108 Hekili St Suite 107  Kailua HI 96734


Dinner   Tuesday – Saturday 5p-10p

Lunch    Tuesday – Saturday 11a – 2p

Closed   Sunday & Monday

Kalapawai Café is a quick service joint in the heart of Kailua town. Daily breakfast specials, made to order sandwiches/pizzas and a full deli case with offerings like grilled vegetables, special salads and more.

750 Kailua Road  Kailua, Hawaii 96734

808) 262-3354

Sunday-Thursday 6AM-9PM

Friday & Saturday Kitchen closes at 9:30PM

Saturday & Sunday Kitchen opens at 7AM.

Down to Earth is Hawaii’s only all vegetarian market and café. Pay by the pound hot food bar with selections like stews, chili, roasted vegetables. Full salad bar. Prepared grab & go items in the refrigerated case. Made to order sandwiches, wraps and more at the deli counter.

201 Hamakua Drive
  Kailua, HI 96734

(808) 262-3838

7:30am – 10:00pm, 7 days a week

Lanikai Juice is smoothie heaven but the real treat is the Acai Extravaganza bowl topped with tropical fruit and granola.

600 Kailua Road, #101  Kailua,  Hawaii, 96734


Mon-Fri 6am-8pm

Sat 7am-8pm ,  Sun 7am-7pm

Aloha Salads is right next door to Lanikai Juice, so while you’re waiting for your morning smoothie, pop over and grab a salad or a wrap to take to the beach for lunch. I am a creature of habit and always order the Satay salad with no chicken, substitute black beans for my protein and request an extra side of dressing.

600 Kailua Road #103
  Kailua, HI 96734

(808) 262-2016

10 AM – 9 PM Daily

Town bound destinations: 

Shirokiya is a feast for the eyes and your tummy. Full review and video HERE

1450 Ala Moana Blvd.
  Honolulu, Hawaii 96814  Food Court (2nd level)

Mondays thru Sundays 10a.m. to 9p.m.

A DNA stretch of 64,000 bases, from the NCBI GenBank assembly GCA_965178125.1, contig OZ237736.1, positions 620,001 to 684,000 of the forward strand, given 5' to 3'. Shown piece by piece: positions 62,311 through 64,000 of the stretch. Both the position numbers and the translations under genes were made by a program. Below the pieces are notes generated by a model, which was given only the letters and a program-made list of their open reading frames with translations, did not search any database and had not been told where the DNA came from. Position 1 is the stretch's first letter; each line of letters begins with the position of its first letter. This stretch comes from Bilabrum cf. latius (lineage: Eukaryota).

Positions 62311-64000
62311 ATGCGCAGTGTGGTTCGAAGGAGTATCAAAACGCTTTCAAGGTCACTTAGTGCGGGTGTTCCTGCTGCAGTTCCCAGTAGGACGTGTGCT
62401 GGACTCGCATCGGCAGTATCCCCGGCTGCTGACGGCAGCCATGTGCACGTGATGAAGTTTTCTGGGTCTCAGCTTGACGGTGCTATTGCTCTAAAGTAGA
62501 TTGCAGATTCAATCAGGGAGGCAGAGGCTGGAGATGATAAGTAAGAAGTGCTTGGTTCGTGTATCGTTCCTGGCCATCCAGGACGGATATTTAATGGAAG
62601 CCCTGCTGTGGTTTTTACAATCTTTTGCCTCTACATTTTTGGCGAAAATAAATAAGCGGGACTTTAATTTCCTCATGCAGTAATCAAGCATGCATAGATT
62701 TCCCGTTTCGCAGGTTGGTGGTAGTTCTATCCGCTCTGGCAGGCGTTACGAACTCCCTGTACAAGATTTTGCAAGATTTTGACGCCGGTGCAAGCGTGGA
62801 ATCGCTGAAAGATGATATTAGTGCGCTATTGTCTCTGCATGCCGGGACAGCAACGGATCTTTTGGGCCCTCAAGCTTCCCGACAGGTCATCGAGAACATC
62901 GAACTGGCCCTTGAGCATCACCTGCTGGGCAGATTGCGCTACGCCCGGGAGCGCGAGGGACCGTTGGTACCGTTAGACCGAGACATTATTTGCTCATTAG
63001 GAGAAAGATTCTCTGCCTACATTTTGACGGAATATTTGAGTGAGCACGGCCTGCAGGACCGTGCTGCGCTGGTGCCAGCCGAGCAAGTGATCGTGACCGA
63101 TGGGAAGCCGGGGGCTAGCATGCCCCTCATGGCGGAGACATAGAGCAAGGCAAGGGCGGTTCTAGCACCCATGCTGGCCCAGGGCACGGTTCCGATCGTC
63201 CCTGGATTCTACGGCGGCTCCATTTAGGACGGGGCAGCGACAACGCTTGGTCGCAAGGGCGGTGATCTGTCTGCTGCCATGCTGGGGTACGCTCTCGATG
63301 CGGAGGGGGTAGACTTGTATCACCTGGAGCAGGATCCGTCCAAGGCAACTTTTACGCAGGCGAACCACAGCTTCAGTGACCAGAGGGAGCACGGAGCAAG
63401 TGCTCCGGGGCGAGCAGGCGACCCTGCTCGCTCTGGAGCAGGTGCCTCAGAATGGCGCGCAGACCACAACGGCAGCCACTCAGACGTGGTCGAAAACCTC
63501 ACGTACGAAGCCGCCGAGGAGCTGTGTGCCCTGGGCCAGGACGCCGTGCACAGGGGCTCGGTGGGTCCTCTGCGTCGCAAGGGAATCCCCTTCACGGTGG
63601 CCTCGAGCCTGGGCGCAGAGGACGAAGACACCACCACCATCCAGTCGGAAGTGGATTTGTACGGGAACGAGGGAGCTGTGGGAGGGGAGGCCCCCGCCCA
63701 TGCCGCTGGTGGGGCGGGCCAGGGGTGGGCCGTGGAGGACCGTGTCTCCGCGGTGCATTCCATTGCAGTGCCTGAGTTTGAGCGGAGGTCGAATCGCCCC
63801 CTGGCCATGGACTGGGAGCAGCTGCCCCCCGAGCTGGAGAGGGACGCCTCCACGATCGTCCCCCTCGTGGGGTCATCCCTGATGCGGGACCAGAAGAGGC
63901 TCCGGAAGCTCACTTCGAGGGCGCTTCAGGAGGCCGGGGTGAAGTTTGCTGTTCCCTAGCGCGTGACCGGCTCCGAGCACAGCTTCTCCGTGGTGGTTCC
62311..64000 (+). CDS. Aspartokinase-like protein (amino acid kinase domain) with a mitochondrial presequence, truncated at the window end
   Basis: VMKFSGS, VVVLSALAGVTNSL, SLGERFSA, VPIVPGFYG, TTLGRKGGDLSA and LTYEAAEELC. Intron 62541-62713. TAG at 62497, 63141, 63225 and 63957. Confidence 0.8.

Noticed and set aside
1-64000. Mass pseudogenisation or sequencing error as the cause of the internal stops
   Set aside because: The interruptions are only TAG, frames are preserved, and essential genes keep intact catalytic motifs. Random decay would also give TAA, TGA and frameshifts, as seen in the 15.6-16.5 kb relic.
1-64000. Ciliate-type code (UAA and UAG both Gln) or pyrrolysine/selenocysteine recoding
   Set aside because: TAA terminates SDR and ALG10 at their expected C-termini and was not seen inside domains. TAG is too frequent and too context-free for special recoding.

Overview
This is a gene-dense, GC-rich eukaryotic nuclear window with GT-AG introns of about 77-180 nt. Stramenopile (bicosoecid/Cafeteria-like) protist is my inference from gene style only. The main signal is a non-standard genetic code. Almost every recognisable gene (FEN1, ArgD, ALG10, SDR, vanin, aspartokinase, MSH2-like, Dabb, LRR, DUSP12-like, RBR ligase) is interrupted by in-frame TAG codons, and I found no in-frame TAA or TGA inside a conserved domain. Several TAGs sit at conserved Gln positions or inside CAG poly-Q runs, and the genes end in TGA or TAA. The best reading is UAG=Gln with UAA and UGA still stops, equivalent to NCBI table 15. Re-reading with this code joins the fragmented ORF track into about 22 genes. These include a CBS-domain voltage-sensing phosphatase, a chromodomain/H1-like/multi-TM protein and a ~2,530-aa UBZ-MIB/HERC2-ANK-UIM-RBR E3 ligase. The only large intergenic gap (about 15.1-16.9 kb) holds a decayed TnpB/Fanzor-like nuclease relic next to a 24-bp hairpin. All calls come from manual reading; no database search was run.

(store hours subject to Ala Moana holiday hours)

Mana Bu’s is home to the master musubi maker using the freshest and highest quality ingredients he can find. Not your run of the mill spam musubi by a longshot. Really cheap eats that will fill you up, full review HERE

1618 S. King St Honolulu,HI 96826


Mon-Fri 6:30am- when sold out or 1pm ( whichever is sooner)

Sat 9am-1pm


Peace Cafe is Oahu’s only fully vegan café. I can’t believe I haven’t done a blog post with a proper review yet! My favorites are the Popeye sandwich, the Soy Soba salad, Caesar Salad if you want something really light or the BBQ Tempeh or Korean Bi Bim Bap for bigger appetites.

2239 S. King St.  Honolulu, HI 96826


Mon-Sat: 11am – 9:00pm
 Sun: 11am – 3:00pm

Take a ride out to Hawaii Kai and stop in to Kale’s Natural Foods. There’s a few grab & go items in the front of the store and made to order magic at the deli window in the back. Menu items feature local, organic ingredients with vegan, vegetarian and gluten free options. When you’re out that way, keep going towards Aina Hina and see Uncle Clay for shave ice with some unique flavors like at House of Pure Aloha